Click here to listen to an episode of Change Wave by Treehouse entitled "Yelp: Miriam Warren" which is a conversation with Miriam Warren, the Senior Vice President of Engagement, Diversity and Belonging at Yelp.
The following is additional information about Change Wave by Treehouse:
"Change Wave is an exclusive look at the real, first-hand stories of how cutting-edge leaders rose to the top, smashed through barriers and created lasting impact. Brought to you by Treehouse, the company that has taught 850,000 people to code and helps companies like Nike, MailChimp, Airbnb and more hit their hiring plans and create diverse teams. If you'd like to know more, head to https://trhou.se/diversity."
The following is a summary of this Change Wave episode:
"Miriam Warren is the Senior Vice President of Engagement, Diversity and Belonging at Yelp and Board Chair of the Yelp Foundation. Miriam joined Yelp in 2007, serving in a variety of marketing and operational roles, including leading the company's expansion efforts internationally as Vice President of New Markets. Presently, she heads a team working at the intersection of culture, engagement, corporate philanthropy and diversity, equity and inclusion."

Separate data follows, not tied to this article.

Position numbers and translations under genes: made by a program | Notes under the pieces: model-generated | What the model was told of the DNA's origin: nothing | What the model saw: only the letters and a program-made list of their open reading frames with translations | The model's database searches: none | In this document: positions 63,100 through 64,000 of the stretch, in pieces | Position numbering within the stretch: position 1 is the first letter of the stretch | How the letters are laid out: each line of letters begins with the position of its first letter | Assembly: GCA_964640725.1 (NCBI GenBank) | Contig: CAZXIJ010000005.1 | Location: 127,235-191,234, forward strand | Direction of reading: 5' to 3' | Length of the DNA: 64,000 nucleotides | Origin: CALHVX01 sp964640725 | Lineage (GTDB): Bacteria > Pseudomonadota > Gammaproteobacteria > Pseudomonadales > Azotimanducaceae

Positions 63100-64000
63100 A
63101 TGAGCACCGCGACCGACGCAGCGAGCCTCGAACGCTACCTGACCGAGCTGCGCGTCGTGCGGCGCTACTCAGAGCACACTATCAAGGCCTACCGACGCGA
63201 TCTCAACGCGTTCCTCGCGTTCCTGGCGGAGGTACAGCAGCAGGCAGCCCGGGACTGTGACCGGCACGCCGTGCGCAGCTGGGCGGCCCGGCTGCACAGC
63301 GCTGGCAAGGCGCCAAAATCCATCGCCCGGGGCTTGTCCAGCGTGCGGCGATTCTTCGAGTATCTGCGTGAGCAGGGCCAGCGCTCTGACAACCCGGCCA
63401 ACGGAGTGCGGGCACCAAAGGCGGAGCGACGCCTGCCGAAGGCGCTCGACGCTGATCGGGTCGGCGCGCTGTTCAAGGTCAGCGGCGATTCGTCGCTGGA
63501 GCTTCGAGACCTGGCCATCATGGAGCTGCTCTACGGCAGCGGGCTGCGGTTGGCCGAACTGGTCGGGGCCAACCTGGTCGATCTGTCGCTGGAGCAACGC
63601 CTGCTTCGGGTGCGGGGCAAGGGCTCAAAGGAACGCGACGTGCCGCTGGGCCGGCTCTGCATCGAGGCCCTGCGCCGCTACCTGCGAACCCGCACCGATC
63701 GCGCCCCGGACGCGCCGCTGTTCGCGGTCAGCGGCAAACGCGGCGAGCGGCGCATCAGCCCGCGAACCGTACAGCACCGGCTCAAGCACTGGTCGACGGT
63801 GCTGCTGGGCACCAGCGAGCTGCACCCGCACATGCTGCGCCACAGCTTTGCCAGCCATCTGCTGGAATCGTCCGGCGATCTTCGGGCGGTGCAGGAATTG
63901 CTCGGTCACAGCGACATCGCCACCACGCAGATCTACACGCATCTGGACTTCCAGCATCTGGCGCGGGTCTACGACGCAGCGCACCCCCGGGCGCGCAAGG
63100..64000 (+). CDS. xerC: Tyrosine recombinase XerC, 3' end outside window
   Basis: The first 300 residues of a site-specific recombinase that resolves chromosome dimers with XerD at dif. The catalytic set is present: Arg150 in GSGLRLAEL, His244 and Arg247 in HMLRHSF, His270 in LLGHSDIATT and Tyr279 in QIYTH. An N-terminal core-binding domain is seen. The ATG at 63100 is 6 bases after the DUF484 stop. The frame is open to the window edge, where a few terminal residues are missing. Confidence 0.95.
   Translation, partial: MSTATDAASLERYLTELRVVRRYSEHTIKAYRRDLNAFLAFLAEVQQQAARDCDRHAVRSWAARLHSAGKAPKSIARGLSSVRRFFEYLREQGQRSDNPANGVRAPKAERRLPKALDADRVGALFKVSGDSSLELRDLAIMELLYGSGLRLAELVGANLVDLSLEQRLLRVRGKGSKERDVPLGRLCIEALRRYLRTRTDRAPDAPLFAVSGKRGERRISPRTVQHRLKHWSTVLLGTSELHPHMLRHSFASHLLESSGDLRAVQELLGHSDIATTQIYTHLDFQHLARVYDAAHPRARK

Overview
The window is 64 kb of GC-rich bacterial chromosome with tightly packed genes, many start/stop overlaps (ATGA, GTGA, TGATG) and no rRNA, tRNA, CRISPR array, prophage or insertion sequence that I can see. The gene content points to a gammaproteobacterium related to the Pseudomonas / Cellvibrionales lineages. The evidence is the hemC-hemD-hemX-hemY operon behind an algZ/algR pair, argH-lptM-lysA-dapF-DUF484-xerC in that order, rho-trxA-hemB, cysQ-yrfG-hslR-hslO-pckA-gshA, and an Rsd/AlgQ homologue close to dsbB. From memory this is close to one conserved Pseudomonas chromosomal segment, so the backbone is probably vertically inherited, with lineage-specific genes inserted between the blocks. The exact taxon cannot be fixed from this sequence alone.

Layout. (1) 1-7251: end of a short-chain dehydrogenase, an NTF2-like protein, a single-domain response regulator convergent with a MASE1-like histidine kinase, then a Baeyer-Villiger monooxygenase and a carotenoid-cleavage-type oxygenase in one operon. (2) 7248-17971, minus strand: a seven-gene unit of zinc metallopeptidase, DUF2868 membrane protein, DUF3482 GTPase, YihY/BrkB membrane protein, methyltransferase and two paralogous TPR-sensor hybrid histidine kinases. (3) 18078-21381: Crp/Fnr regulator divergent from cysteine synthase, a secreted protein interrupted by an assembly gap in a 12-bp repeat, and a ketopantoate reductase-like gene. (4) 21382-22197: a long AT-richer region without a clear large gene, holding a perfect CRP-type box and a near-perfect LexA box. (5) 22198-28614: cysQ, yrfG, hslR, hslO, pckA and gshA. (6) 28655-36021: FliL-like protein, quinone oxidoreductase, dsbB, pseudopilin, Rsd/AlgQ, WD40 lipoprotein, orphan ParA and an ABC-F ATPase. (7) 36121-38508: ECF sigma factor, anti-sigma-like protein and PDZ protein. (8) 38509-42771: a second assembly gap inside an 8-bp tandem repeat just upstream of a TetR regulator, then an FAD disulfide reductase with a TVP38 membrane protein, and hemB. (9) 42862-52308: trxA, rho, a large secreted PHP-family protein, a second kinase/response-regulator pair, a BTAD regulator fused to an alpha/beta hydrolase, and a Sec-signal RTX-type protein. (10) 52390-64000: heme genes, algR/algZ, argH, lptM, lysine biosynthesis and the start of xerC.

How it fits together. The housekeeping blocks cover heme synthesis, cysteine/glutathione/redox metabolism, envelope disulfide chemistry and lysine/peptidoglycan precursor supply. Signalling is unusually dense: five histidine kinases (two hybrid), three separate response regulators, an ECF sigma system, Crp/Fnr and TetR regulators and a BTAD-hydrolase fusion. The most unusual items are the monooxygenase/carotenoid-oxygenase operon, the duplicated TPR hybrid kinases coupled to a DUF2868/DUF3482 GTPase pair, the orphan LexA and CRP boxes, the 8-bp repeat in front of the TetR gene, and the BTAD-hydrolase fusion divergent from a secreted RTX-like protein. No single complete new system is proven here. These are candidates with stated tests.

If you're interested in joining the team at Yelp, click here to see all of their available opportunities and don't forget to press 'Follow' to receive custom job matches, event invitations and more!
Below is an article originally written by Tenzin Kunsal, Nivedita Mittal, Gabe Ramos, Julie Truong, and Wing Yung at PowerToFly Partner Yelp, and published on October 28, 2019. Go to Yelp's page on PowerToFly to see their open positions and learn more.
During Asian Pacific American Heritage Month, ColorCoded (a Yelp employee resource group) hosted a panel discussion called "Beyond Labels: Stories of Asian Pacific Islanders (API)* at Yelp."
We heard stories from five API Yelpers about their cultural backgrounds, identities, and thoughts on what it means to be an API in today's world. Their stories helped us understand that identity is both multilayered and contextual, and that individuality goes beyond labels.
Read more from their unique perspectives below.
Tenzin Kunsal, Events + Partnerships, Engineering Recruiting